Canyon Capital Plans to Vote Against Rowan Merger With Ensco

(Bloomberg) -- Canyon Capital Advisors plans to vote against Rowan Cos. Plc’s $2.4 billion sale to Ensco Plc on the grounds that the all-stock deal undervalues Rowan and exposes its shareholders to operational and financial risks.

Rowan investors would be better served if the offshore oil-rig operator ran a competitive sale process that resulted in the company being sold for a higher price or broken up and sold in parts, Canyon said in a letter to Rowan’s board dated Jan. 4 that was obtained by Bloomberg.

The Los Angeles-based alternative asset manager, which owns 6.3 percent of Rowan, first announced its opposition to the deal in November, weeks after it was announced. It called the offer price “inadequate” in a regulatory filing at the time and said it planned to discuss the matter with management.

“Canyon is a strong believer in the strength and quality of the company’s assets,” Canyon said. “Unfortunately, the proposed transaction does not reflect such a belief, and fails to offer Rowan shareholders adequate compensation.”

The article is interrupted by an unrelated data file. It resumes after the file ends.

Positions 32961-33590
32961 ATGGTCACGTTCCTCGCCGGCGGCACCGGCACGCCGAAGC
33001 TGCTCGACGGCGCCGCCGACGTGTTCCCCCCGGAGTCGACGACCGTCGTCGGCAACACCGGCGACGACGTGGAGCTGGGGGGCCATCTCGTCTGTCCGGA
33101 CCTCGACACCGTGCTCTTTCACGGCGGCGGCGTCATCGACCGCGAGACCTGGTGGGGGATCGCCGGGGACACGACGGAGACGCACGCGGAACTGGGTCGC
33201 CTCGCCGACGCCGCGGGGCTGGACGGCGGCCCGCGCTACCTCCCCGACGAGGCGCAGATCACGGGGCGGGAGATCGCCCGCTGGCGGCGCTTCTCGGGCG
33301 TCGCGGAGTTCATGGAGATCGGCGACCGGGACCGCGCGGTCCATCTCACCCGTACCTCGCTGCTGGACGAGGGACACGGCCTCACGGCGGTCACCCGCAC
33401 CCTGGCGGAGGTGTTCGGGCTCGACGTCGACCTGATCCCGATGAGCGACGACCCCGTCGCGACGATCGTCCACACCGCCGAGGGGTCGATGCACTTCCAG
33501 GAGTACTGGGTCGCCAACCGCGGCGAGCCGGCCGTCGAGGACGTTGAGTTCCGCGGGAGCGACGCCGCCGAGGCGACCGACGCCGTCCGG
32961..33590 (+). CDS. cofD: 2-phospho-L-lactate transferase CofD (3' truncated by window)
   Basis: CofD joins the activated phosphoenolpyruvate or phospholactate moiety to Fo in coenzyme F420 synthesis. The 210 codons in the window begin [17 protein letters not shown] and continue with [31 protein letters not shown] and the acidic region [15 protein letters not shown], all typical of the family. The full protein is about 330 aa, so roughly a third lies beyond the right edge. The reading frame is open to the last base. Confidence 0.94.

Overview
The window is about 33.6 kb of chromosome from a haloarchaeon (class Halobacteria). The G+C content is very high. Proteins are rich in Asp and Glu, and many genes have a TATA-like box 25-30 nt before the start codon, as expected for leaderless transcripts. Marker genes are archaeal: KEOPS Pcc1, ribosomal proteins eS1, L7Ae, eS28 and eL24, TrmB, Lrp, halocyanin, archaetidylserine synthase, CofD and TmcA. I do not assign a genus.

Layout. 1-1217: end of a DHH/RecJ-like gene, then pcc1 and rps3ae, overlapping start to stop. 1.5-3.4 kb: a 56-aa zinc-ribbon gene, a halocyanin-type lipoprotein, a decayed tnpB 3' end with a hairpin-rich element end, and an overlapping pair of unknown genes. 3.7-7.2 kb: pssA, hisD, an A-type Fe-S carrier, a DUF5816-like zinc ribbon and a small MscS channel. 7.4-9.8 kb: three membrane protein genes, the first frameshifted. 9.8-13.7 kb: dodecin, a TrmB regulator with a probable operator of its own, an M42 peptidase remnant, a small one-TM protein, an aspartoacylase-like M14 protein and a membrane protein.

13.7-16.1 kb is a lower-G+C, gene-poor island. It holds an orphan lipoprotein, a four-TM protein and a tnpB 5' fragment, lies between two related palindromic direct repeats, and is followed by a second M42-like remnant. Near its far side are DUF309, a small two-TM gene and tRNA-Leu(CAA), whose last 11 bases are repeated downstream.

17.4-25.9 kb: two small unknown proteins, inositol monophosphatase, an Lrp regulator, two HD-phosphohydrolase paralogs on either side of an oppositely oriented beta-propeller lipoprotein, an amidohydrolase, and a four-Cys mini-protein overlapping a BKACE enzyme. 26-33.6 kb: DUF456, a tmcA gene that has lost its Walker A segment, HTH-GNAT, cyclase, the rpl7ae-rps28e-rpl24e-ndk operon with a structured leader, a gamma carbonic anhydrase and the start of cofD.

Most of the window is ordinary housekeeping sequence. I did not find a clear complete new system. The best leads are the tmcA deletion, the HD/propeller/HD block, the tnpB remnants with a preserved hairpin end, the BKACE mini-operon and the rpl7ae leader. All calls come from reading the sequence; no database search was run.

Rowan is standing by the deal.

It "will create a uniquely positioned offshore drilling company with capabilities across all water depths, a significant fleet size, a broad geographic presence and a diverse customer base," a representative for the Houston-based company said in a statement. "We are confident that this transaction is the best way to maximize value for all Rowan shareholders."

A representative London-based Ensco wasn’t immediately available to comment.

Rowan rose 1.4 percent to $9.63 at 9:50 a.m. in New York trading while Ensco gained less than 1 percent, to $4.21.

Canyon plans to vote against the deal because Rowan has better assets and a stronger balance sheet than the purchase price reflects, it said. The merger would saddle Rowan with Ensco’s older fleet of drilling rigs as well as its $5.2 billion in long-term debt, Canyon said.

The deal followed a “flawed sales process” and Rowan’s board failed to test the market adequately, Canyon said.

“The lack of premium for Rowan shareholders fails to compensate them for the vastly increased risk that Ensco brings to the combination,” Canyon said. “If the proposed merger is voted down, Rowan will continue to provide significant standalone value and can choose to run a comprehensive competitive sale process.”

Ensco and Rowan said in announcing the deal in October that the tie-up would reap about $150 million in synergies. Rowan stockholders are to receive 2.215 Ensco shares for each Rowan share they hold.

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